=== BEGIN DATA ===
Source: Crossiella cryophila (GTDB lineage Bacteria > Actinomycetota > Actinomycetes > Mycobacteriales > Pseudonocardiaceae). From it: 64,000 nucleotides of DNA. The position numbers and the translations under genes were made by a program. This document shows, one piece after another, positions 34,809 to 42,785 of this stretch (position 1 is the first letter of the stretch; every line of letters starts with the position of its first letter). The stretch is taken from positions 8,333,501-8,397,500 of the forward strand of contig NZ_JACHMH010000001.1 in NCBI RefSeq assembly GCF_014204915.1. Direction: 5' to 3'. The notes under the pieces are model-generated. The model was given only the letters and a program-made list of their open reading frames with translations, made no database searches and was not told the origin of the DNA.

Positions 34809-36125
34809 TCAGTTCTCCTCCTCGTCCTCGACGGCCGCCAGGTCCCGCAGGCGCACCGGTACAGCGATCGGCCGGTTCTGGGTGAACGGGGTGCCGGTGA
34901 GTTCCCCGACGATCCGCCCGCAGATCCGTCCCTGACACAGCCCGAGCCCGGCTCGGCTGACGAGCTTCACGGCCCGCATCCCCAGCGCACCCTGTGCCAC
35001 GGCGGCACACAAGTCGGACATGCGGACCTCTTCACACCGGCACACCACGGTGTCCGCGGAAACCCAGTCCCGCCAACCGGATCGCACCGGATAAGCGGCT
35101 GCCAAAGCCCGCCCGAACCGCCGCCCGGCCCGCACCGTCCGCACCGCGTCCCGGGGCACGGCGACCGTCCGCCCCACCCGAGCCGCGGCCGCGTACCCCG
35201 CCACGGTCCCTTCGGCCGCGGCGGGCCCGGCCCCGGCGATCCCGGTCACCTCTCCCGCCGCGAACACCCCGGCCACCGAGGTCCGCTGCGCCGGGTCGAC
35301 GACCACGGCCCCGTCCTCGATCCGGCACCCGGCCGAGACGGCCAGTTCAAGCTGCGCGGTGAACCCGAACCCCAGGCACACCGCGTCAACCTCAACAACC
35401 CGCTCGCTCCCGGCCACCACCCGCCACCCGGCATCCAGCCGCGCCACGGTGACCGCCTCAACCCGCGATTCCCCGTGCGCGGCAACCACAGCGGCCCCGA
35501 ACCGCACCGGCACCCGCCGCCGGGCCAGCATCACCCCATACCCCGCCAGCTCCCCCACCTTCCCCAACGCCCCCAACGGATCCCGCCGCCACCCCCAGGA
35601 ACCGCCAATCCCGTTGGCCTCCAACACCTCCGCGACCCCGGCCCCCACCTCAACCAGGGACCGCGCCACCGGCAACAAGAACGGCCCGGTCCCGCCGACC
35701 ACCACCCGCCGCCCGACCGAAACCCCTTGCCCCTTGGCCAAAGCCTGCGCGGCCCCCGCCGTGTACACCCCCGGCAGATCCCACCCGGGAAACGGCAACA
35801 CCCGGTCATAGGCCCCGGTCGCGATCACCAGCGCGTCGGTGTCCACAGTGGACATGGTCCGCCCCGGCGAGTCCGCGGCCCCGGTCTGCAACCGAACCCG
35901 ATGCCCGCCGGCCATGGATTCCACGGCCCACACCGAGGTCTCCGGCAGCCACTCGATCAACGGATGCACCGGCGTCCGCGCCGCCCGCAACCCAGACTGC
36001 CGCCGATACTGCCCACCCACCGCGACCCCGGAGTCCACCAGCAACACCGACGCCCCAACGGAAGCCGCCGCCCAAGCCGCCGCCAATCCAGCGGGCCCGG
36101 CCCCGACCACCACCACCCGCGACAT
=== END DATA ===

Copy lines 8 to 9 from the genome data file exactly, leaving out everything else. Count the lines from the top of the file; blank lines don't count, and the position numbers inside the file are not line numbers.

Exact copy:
35301 GACCACGGCCCCGTCCTCGATCCGGCACCCGGCCGAGACGGCCAGTTCAAGCTGCGCGGTGAACCCGAACCCCAGGCACACCGCGTCAACCTCAACAACC
35401 CGCTCGCTCCCGGCCACCACCCGCCACCCGGCATCCAGCCGCGCCACGGTGACCGCCTCAACCCGCGATTCCCCGTGCGCGGCAACCACAGCGGCCCCGA